Water is an essential part of life and roughly one in ten of the world’s population—748 million people—do not have access to safe water. In South Asia, about 1.5 billion people are affected by water stress and scarcity, due to increasing demand for water resources; as the climate changes, this may worsen the situation.
Treating water as a precious natural resource important for all, brings new perspective to sustainable water resource management and long-term sustainable growth in the Ganges-Brahmaputra river basin both upstream in India and downstream in Bangladesh. A World Bank initiative serves as a linchpin for developing an inclusive analytical framework that promotes access to water, improved efficiency, climate resilience and poverty alleviation in South Asia. So, the question arises: Is this too ambitious and is it achievable?
Mapping impact on houses in Tacloban
In the aftermath of a disaster, lack of information about the affected areas can hamper relief and recovery efforts. Open-source mapping tools provide a much-needed low-cost high-tech opportunity to bridge this gap and provide localized information that can be freely used and further developed.
A week ago, devastating typhoon Haiyan hit the Philippines. As the images of the horrifying destruction emerge, there is a clear need in accessing localized high-resolution information that can guide communities’ recovery and reconstruction. Responding to this challenge, over 766 volunteers have been activated by the Humanitarian OpenStreetMap Team (HOT) to create baseline geographic data which can be freely used by the Philippine government, donors and partner organizations to support all phases of disaster recovery.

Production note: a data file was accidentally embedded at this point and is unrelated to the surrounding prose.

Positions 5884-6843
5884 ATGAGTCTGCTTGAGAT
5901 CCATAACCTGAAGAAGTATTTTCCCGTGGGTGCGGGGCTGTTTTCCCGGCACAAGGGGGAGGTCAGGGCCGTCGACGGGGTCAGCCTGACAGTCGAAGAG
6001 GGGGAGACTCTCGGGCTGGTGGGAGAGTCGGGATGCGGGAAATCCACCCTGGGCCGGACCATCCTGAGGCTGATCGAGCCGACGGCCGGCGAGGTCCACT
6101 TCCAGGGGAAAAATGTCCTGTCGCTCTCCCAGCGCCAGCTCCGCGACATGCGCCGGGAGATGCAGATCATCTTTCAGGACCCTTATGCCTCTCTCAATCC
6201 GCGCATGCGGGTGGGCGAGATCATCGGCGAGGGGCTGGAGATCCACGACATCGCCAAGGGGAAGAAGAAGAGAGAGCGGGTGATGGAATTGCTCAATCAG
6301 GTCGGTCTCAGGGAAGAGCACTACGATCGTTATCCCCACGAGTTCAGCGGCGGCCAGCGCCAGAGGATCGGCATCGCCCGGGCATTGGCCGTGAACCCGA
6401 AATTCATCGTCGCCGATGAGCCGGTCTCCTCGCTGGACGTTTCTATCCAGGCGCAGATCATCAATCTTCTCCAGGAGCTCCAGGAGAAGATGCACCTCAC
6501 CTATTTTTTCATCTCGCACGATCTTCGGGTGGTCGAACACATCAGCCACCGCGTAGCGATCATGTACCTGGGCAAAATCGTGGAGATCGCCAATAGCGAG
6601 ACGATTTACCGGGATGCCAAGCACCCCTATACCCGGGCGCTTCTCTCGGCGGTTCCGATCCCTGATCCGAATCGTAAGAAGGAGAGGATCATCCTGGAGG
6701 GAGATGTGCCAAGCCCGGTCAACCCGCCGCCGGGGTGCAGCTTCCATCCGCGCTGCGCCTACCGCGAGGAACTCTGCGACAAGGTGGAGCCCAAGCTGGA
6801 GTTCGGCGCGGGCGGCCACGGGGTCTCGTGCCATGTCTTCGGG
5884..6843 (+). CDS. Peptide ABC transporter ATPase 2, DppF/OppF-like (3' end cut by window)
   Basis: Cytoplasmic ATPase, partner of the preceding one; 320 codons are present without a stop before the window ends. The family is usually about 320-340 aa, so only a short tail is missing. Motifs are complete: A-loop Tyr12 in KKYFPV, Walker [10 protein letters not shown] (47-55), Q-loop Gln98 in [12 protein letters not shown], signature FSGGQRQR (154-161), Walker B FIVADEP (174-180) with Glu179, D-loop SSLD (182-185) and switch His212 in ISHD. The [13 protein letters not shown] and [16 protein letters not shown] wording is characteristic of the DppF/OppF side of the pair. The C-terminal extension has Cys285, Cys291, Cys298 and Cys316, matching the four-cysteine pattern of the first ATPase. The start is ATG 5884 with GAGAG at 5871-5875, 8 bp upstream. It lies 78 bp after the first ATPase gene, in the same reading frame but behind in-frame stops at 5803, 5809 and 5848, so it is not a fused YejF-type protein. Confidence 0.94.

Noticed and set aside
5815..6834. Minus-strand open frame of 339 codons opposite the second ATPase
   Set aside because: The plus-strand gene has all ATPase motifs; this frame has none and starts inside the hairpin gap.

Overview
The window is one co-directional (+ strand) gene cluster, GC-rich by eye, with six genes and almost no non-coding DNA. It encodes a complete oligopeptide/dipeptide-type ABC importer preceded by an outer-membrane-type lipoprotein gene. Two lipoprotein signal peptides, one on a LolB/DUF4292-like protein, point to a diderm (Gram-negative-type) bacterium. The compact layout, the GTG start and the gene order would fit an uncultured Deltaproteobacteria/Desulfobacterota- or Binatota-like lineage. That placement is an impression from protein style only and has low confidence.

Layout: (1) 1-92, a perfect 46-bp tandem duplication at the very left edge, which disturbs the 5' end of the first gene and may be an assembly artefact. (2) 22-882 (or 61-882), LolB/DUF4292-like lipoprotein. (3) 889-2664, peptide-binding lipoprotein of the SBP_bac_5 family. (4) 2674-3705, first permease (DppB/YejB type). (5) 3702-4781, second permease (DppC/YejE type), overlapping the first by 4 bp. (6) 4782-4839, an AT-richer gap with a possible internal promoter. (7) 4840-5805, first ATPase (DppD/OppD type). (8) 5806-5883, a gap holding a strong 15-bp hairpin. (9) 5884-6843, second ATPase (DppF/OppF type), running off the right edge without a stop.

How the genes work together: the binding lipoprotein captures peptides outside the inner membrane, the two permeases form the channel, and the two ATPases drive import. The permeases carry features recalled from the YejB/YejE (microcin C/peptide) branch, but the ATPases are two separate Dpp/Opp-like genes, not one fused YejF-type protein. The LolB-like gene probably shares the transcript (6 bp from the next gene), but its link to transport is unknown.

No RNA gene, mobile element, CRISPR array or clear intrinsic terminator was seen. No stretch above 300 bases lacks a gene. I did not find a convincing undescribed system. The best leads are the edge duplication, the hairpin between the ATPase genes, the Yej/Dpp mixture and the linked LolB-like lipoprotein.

Disaster management 2.0: scalable human connections fired by high technology
Scalability, virtual communities and Web 2.0 have changed the world of disaster response. The most successful and disruptive inventions of modern times owe much of their success to scalability. Although people always had the ability to read books, it was only with the invention of the printing press that it became possible for millions of people to do so. Web 2.0 and social media make the ability to connect with people scalable. Scalable human connections combined with open source software and platforms, and unprecedented computing power, results in human-machine synergy also being scaled up. This human-machine synergy results in disruptive technology innovations. Such disruptive innovations have most recently been seen in the area of humanitarian support to disaster and conflict affected countries. USB drives were an innovation that disrupted the market for floppy disks. Although they are not likely to go the way of the floppy disk, the world of traditional disaster relief organizations with proprietary systems, closed data sets and bureaucracy have been up-ended by the disruptive human-machine synergies of Web 2.0 and crowd-sourced humanitarian volunteer organizations.